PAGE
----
He begins to become attached to the young girl in the family he begins protecting, when she is kidnapped from under her nose. He decides that if he is going to do anything with the rest of his life, he’s going to save that girl and punish the men who took her.
The movie is actually a remake of a 1987 Italian-French action thriller of the same name, which is also a great movie, if you don’t mind subtitles of course.
At the beginning of the movie, John Creasy (Washington) is in a bad place. He carries a longslide Glock 34 in 9mm as his daily sidearm, which we see him carrying in a Kydex OWB holster on his strong side and with a double magazine pouch on the other side of his belt.
While having flashbacks, drinking whiskey, and listening to “Blue Bayou” he actually attempts committing suicide with the gun, actually pulling the trigger, but nothing happens. When he examines the gun, he sees that the primer on the round has been dimpled, but for some reason, it didn’t go off.
He calls his old friend Rayburn (Christopher Walken) and tells him about the dimpled primer. Rayburn replies, “Well, you know what they say. A bullet always tells the truth.”
The Glock 34 Creasy carries is interesting because it has a 2nd Gen frame (no finger grooves, accessory rail, or thumb rest) early in the film, but a 3rd Gen frame later on during the kidnapping scene, which would be standard from the factory. The G34 slide will work perfectly well on a Gen2 frame, but the gun doesn’t come from Glock that way.
Later, while going on his rampage, Creasy carries a smaller Glock 17 9mm pistol. He uses it on his first revenge victim and when he assaults the motorcade and kidnaps the corrupt police captain.
Later, he gives the G17 to Mr. Ramos, along with the dimpled bullet he carries with him, after he finds out the truth about the kidnapping.
When Creasy is checking out the guns for sale from a local trafficker, he examines a Browning Hi-Power 9mm pistol, but doesn’t take it. During Pita’s kidnapping, one of the kidnappers uses a Browning Hi-Power.
During the weapons purchase scene, we also see a Colt Commander 1911 pistol. Creasy apparently buys it as we see him hold the gun to Aurelio Sanchez’ head after the assault on his home.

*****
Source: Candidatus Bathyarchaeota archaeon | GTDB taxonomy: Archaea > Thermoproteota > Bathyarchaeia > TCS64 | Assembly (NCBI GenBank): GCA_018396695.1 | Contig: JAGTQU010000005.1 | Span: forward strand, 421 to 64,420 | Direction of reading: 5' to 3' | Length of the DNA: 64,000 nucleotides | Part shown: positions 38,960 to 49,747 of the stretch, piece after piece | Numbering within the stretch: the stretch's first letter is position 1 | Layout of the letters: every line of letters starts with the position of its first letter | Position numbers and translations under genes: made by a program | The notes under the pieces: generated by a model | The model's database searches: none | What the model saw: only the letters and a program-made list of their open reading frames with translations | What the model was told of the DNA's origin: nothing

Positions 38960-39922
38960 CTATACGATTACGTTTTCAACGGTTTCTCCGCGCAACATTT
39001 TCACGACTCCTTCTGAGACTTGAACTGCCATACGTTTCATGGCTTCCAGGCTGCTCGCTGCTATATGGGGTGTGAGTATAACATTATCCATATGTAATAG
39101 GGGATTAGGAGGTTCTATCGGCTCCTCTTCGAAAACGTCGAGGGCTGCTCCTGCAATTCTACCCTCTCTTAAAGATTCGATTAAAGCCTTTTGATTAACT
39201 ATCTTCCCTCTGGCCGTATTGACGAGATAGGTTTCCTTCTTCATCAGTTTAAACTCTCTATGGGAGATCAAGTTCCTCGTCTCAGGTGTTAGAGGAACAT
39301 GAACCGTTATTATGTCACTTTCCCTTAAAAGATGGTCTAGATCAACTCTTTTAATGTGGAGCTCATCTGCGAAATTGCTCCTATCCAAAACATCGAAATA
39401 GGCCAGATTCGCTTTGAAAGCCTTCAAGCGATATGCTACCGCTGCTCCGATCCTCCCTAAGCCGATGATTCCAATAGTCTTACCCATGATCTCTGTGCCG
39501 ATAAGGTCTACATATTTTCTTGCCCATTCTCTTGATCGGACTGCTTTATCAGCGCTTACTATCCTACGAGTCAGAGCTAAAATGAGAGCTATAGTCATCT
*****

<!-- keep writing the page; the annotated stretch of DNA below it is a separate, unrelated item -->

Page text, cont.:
Later, Creasy uses a Colt Mark IV Series 70 Gold Cup National Match pistols to kill a corrupt policeman, who admitting to being part of the Mexico City Police Department’s criminal secret society called “La Hermandad,” after a bit of persuasion involving a pocket knife.
Creasy then executes him with the pistol, saying, “On to the next life for you, my friend. I guarantee you, you won’t be lonely.”
During the nightclub scene, we see Creasy briefly carrying a SIG-Sauer P226 pistol. Manzano (Giancarlo Giannini) also uses a P226 to shoot Sanchez at the end of the movie.
Creasy’s primary weapon during the nightclub scene is a simple sawed-off, 12 gauge, side-by-side shotgun with a double trigger. The gun is a full sized shotgun when he buys it, so he presumably cuts it down off camera.
He also uses the shotgun in the film’s final act to blow off most of Aurelio Sanchez’ hand in a particularly gruesome scene before exchanging him for Pita in the desert.
Creasy has to use something with a bit more kick when he takes on a motorcade. He fires a Chinese Type 69 RPG is used to blow up an SUV, bringing the motorcade to a halt.
Deja Vu (2006)
After a ferry is bombed in New Orleans, an A.T.F. agent joins a unique investigation using experimental surveillance technology to find the bomber, but soon finds himself becoming obsessed with one of the victims. This one wasn’t very popular, but it was interesting and had a cool setting. It was actually filmed in the aftermath of Hurricane Katrina.
ATF Agent Doug Carlin (Washington) steals a Glock 17 from the holster of a hospital security guard. When facing off against a bad guy (Jim Caviezel) armed with two MP5SK submachine guns, Carlin locks the slide back on his pistol, ejects the mag, but drops a single round into the chamber.
He comes out from cover, holding his gun as if its empty. The ruse works and Carlin is able to get a headshot in…after the bad guy is pinned by a truck of course.
This is also an incredible display of never-ending magazines on the MP5SKs, even by movie standards.
Carlin carries a Smith & Wesson Model 642 Airweight in .38 Special as a backup gun in an ankle holster. We see him draw it when he finds Oerstadt’s bait shop.
While this isn’t a great movie, there is a lot of action and some good gun battles, so it’s worth a late night watch.
American Gangster (2007)